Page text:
The aria-expanded attribute fulfills a purpose that is not currently available in HTML. It describes whether a focusable, interactive element is expanded or not expanded.
Importantly, aria-expanded also tells users that an element is capable of being expanded or collapsed. Without this information, people who use assistive technologies (AT) may not be able to discover that functionality.
You can use the aria-expanded state for any expandable or collapsible region, provided that the region expands without refreshing the page. For example:
- Expandable menu bars with links
- Paragraphs of text that are only visible when the user clicks a button
- Autocomplete elements on form entries
- Dialog widgets
However, as with all ARIA attributes, misusing aria-expanded can create accessibility barriers. For accessibility, a website without ARIA is better than a website with bad ARIA.
Before writing markup, we strongly recommend reading about common ARIA mistakes. You’ll also need to test your ARIA implementation thoroughly (we’ll discuss best practices for testing later in this article).
Related: 4 Questions to Ask Before Using ARIA
Like all ARIA attributes, aria-expanded doesn’t actually change how elements function. It simply provides additional information for screen readers and other AT.
Different screen readers may output information in different ways. It’s a good idea to download a free screen reader like NVDA (NonVisual Desktop Access) or use your operating system’s built-in screen reader to review your content.
Related: 5 Myths About Screen Readers That Can Hurt Accessibility
Common Problems with Aria-Expanded
aria-expanded is an example of an ARIA attribute that is appropriate for general use — most modern websites have menu bars, expandable text, and similar elements, and plain HTML doesn’t have the semantics to describe the state of these elements to assistive technology users.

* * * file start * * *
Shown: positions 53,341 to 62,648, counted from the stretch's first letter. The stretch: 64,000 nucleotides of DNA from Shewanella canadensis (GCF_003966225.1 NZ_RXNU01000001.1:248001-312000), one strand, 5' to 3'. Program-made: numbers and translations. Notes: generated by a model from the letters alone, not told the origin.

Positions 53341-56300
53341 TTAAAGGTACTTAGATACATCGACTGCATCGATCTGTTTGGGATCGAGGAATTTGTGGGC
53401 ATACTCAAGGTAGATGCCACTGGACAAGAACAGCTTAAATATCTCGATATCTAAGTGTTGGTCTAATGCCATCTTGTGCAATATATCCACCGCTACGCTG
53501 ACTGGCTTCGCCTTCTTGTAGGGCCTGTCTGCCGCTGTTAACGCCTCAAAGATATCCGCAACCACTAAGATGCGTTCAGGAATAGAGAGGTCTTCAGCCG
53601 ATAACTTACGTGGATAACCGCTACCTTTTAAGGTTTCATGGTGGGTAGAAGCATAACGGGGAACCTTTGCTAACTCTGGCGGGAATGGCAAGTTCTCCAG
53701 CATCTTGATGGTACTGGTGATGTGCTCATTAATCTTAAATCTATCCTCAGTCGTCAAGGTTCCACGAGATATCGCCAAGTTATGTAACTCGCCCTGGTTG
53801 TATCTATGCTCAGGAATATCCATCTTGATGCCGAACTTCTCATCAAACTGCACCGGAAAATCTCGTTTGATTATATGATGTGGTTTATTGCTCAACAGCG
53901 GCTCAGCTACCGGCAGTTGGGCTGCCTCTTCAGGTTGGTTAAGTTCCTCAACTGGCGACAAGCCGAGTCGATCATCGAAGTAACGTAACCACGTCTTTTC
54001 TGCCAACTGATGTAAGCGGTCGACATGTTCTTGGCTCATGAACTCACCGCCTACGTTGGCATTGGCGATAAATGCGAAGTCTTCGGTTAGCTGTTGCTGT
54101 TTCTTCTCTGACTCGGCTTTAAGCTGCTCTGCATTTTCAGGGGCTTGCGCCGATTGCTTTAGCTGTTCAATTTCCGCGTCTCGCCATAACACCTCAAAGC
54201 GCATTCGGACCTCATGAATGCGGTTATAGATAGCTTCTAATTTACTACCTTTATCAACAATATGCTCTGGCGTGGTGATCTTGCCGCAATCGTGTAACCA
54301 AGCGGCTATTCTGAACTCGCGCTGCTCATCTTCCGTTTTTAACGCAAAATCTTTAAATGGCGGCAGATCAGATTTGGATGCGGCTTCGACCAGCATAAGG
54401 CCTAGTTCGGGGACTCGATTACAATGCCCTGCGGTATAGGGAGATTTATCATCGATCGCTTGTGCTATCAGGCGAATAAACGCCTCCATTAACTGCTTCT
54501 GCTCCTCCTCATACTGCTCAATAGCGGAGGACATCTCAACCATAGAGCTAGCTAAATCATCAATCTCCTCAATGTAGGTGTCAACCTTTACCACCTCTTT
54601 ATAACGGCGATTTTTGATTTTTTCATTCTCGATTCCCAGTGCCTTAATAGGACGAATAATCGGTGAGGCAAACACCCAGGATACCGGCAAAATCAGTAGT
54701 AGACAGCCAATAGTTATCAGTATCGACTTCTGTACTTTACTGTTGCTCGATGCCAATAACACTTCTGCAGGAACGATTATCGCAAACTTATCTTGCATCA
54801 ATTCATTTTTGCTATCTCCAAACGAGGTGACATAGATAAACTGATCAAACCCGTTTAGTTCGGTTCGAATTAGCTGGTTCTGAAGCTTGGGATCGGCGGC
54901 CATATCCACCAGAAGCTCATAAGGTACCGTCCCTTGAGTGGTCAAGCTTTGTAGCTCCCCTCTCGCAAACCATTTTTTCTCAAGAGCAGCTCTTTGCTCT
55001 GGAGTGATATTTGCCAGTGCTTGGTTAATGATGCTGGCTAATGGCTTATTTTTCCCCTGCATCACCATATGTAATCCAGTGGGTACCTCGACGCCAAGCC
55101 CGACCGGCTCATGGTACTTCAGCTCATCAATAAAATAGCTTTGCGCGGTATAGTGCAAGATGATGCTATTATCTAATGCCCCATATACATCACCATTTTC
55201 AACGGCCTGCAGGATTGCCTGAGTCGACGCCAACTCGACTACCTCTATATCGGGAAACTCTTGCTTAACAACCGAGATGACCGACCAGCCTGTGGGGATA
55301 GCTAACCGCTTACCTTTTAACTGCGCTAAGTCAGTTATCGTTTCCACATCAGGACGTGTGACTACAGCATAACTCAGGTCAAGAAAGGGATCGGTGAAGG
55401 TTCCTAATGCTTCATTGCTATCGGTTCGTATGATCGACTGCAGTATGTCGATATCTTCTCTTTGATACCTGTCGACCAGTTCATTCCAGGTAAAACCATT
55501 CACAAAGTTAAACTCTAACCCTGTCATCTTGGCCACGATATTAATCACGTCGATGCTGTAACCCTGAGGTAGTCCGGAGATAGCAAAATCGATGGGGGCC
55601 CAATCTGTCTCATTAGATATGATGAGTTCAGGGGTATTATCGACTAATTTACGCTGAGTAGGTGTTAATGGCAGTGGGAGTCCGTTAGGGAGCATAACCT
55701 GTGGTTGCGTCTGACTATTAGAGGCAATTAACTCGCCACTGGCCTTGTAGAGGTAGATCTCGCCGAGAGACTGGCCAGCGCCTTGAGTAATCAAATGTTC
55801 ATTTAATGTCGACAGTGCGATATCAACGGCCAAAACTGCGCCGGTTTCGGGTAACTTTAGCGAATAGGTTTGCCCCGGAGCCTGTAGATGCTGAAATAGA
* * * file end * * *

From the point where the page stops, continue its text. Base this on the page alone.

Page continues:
Some tips for avoiding common mistakes:
- aria-expanded should be used when a control triggers a change without refreshing the page. If the change causes the page to refresh, don’t use aria-expanded.
- Since aria-expanded indicates control, don’t use it on elements that do not control the expanded state of other elements.
- Don’t write custom values for aria-expanded. The attribute can only be true, false, or unidentified.
- Only use aria-expanded with supported roles. For a full list of supported roles, review the World Wide Web Consortium (W3C)’s aria-expanded wiki page.
When testing ARIA markup, don’t rely on automated tools alone
Automated accessibility tests can be extremely useful for finding hundreds of potential barriers. With that said, even the best tools available have significant limitations, particularly when evaluating ARIA markup.
To an automated tool, the aria-expanded state may appear correct, despite having an inaccurate default value — and in some cases, ARIA may be completely unnecessary to achieve a certain presentation (which means you should avoid using it).
You can test your ARIA markup manually by downloading a screen reader and accessing your page. However, if you don’t have significant experience with screen readers, you may not find every accessibility barrier, and you might spend time remediating “problems" that wouldn’t affect the real-life experience of an experienced AT user.
Related: Is Automated Testing Enough for Accessibility Compliance?
Work with an accessibility partner to avoid ARIA mistakes
The Bureau of Internet Accessibility provides resources to help developers create better content. To discuss your ARIA implementation or for guidance with any web accessibility issues, send us a message to connect with a subject matter expert.
For an overview of your website’s current level of accessibility, start with our free website analysis, which tests your content against Web Content Accessibility Guidelines (WCAG) 2.1 Level AA checkpoints.